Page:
II. 24. But Jesus did not commit himself unto them, because he knew all men.
Many believed in him, but Jesus did not rely upon their fidelity, because he knew all the hearts of men ; and therefore well understood, who were truly affected to him, and who were false and hollow notwithstanding their pretences of reverence and kind respects to him.
III. 2. The same came to Jesus by night, and said unto him, Rabbi, we know that thou art a teacher come from God: for no man can do these miracles that thou doest, except God be with him.
The same man, being, on the one side, desirous to hold his reputation with the Jews, and especially them of his own sect; and, on the other side, one who secretly honoured Jesus, and willing to be his disciple; came to Jesus by night, and said, Master, howsoever the envy of thine enemies is ready, both to deny thee thy due, and to cast false imputations upon thee, yet we do well know thou art a teacher sent from God; for it is not possible for any man to do those miracles, which thou doest, but by a divine power.
III. 3. Jesus answered and said unto him, Verily, verily, I say unto thee, Except a man be born again, he cannot see the kingdom of God.
Thou hast indeed given a true confession of me; but this is not enough, without a real change wrought in thy soul: let me therefore most certainly assure thee, that, except a man be regenerate and born anew, he is not fit for that spiritual life and holy profession, which is required of the children of God.
III. 5. Jesus answered, Verily, verily, I say unto thee, Except a man be born of water and of the Spirit, he cannot enter into the kingdom of God.
Except a man be born again by the effectual working of God's Spirit, as by the Author of this new birth; and, in the ordinary course of God's proceedings, in his Church, by the water of Baptism, as the sign appointed by God in the Sacrament of our Regeneration, he cannot enter into the kingdom of heaven.
III. 6. That which is born of the flesh is flesh ; and that which is born of the Spirit is spirit.
We receive nothing of our fleshly parents, but a corrupt nature; neither can they convey any thing into us, but what they have: if we will have any goodness or grace, it must be wrought in us by the Spirit of God; which only can bring forth effects like itself, spiritual and holy.
III. 7. Marvel not that I said unto thee, Ye must be born again.
Let it not seem so strange a thing unto thee, as if it were past thy belief, that I said, Ye must be born again.
III. 8. The wind bloweth where it listeth, and thou hearest the sound thereof, but canst not tell whence it cometh, and whither it goeth: so is every one that is born of the Spirit.
It is not for us, to measure the works of God by our own conceit and comprehension : how possible is it, that we may be born again by the Spirit of God, and yet can give no account of the manner how it is done! Even in natural things, we see it to be thus: the wind bloweth, at uncertainties, from all coasts; thou hearest the sound, &c. How much more is it so in the supernatural works of God! his Spirit moves, where and how it pleaseth ; and no man can understand the secret operation thereof.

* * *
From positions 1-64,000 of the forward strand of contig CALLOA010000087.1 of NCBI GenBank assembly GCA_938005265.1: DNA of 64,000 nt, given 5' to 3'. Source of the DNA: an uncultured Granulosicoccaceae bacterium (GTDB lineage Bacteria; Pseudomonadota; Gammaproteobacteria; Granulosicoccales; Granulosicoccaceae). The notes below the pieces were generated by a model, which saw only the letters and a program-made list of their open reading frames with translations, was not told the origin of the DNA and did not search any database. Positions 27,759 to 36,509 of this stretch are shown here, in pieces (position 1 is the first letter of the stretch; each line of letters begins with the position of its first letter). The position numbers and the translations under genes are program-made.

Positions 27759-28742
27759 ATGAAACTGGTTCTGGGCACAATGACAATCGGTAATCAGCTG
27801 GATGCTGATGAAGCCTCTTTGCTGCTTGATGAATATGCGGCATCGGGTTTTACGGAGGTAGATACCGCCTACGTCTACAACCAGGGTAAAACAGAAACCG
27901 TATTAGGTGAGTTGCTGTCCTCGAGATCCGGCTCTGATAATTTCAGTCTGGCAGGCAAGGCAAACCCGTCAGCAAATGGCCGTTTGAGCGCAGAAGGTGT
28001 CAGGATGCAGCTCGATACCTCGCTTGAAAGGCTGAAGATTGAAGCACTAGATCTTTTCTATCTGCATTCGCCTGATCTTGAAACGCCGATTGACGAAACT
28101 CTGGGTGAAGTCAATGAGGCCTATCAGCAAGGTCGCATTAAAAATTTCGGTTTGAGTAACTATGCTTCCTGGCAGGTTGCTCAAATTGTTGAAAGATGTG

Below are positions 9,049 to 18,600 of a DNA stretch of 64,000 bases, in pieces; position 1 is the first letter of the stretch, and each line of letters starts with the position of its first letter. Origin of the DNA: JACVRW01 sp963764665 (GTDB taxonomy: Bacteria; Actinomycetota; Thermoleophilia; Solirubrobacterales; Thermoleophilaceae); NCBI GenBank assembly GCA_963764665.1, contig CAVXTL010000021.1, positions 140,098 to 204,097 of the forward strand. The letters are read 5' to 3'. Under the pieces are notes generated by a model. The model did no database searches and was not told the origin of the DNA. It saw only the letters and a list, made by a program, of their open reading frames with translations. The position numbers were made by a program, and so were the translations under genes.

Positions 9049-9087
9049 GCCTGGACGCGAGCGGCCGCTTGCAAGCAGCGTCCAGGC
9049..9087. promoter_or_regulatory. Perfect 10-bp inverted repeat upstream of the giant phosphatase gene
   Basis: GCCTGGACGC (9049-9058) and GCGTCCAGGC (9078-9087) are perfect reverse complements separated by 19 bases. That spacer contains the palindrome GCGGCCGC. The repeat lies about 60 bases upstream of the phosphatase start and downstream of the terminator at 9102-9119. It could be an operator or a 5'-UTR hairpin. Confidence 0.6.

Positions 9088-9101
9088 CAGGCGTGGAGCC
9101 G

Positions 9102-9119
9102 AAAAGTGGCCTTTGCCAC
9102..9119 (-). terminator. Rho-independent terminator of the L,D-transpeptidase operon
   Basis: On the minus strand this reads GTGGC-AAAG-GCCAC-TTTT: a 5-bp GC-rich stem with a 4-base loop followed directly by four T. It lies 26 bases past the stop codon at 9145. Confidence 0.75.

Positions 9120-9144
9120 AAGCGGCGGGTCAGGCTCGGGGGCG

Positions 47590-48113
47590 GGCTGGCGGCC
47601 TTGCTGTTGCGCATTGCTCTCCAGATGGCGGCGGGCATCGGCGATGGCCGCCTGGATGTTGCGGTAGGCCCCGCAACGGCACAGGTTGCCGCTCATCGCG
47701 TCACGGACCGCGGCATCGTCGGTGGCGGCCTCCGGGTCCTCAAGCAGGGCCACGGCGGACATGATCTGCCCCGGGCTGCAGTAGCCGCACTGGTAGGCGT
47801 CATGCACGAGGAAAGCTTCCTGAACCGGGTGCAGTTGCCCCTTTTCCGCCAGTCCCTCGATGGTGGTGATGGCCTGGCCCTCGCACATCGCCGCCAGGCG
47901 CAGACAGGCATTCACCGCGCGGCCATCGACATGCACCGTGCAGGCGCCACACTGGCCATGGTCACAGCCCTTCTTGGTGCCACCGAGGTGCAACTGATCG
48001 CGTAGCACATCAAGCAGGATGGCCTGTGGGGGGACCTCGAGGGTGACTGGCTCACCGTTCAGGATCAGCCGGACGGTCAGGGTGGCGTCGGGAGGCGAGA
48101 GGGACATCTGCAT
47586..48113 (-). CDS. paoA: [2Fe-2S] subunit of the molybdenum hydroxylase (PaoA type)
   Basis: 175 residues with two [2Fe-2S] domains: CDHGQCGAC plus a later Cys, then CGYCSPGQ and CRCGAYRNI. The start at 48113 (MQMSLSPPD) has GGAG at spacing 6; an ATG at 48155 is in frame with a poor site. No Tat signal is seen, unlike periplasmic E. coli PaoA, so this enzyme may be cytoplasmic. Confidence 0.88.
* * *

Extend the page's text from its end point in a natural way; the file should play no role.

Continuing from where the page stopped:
III. 11. Verily, verily, I say unto thee, We speak that we do know, and testify that we have seen; and ye receive not our uitness.
Both myself, and the prophets that have been before me, speak that, which we know to be the truth of God; and testify that, which both he hath revealed to us, and which we have experimentally felt in ourselves : but ye, that are carnally minded and worldly wise, find no savour in our words, and believe not our witness.
III. 12. If I have told you earthly things, and ye believe not, how shall ye believe, if I tell you of heavenly things ?
And if, while I have only discoursed to thee of these principles of Christianity, which both our enlightened reason and experience can easily make good, thou believest not; but findest such difficulties, both in apprehension and assent; what likelihood, yea possibility, is there, that thou shouldst believe me, when I shall tell thee of the greatest mysteries of salvation, and of those high and incomprehensible matters of another world ?
III. 13. And no man hath ascended up to heaven, but he that came down from heaven, even the Son of Man which is in heaven.
These are things, whereof no man can tell thee, but He, that hath been in heaven; and no man hath been there to see them, but He, that is now come down from heaven, even that Son of Man, that talketh with thee, who, in respect of his Deity, is still in heaven.
III, 14, 15. And as Moses lifted up the serpent in the wilderness, even so must the Son of Man be lifted up: That whosoever believeth in him should not perish, but have eternal life.
And, as the brazen serpent was erected by Moses in the wilderness, for the cure of those Israelites, that were stung with the fiery serpents, there; so must the Son of Man be lifted up, on the cross, that all they, who are envenomed by that old serpent the Devil, and stung with the conscience of their sins, looking up unto him, by a true faith, may be healed and live for ever.
III. 17. For God sent not his Son into the world to condemn the world; but that the world through him might be saved.
It was not the end and intention, that God had in sending his Son into the world, that the world should be condemned for not believing in him; but his holy and gracious drift and purpose therein was, that the world of mankind should by him be saved, in that, by a lively faith, they apprehend that Allsufficient Redeemer.
III. 18. He that believeth on him is not condemned: but he that believeth not is condemned already.
Whosoever believeth in him, how great soever his unworthiness and iniquity be, yet shall not come into condemnation; but he, that believeth not, is in a certain way of inevitable condemnation, and is left, without all remedy, in a state of eternal death.
III. 19, 20. And this is the condemnation, that light is come into the world, and men loved darkness rather than light, because their deeds were evil. For every one that doeth evil hateth the light.
And this is that, which brings just condemnation upon the world of unbelievers; that, whereas the Son of God is come into the world, and hath sent his Gospel, the means of man's